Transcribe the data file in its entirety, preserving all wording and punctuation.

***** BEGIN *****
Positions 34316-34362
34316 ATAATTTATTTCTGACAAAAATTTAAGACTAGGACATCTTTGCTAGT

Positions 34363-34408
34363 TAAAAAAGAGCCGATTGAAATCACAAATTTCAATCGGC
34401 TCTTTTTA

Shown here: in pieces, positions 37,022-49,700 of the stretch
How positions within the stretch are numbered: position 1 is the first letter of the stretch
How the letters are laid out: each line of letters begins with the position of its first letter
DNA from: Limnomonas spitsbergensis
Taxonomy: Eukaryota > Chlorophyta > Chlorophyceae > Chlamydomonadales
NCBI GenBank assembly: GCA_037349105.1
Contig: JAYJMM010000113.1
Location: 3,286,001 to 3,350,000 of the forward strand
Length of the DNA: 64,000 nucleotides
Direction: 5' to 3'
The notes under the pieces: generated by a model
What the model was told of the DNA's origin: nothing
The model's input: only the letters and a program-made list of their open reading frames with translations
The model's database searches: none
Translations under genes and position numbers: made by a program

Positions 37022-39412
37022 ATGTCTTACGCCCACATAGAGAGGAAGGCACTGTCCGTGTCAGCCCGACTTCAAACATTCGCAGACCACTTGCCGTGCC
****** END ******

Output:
Positions 34316-34362
34316 ATAATTTATTTCTGACAAAAATTTAAGACTAGGACATCTTTGCTAGT

Positions 34363-34408
34363 TAAAAAAGAGCCGATTGAAATCACAAATTTCAATCGGC
34401 TCTTTTTA

Shown here: in pieces, positions 37,022-49,700 of the stretch
How positions within the stretch are numbered: position 1 is the first letter of the stretch
How the letters are laid out: each line of letters begins with the position of its first letter
DNA from: Limnomonas spitsbergensis
Taxonomy: Eukaryota > Chlorophyta > Chlorophyceae > Chlamydomonadales
NCBI GenBank assembly: GCA_037349105.1
Contig: JAYJMM010000113.1
Location: 3,286,001 to 3,350,000 of the forward strand
Length of the DNA: 64,000 nucleotides
Direction: 5' to 3'
The notes under the pieces: generated by a model
What the model was told of the DNA's origin: nothing
The model's input: only the letters and a program-made list of their open reading frames with translations
The model's database searches: none
Translations under genes and position numbers: made by a program

Positions 37022-39412
37022 ATGTCTTACGCCCACATAGAGAGGAAGGCACTGTCCGTGTCAGCCCGACTTCAAACATTCGCAGACCACTTGCCGTGCC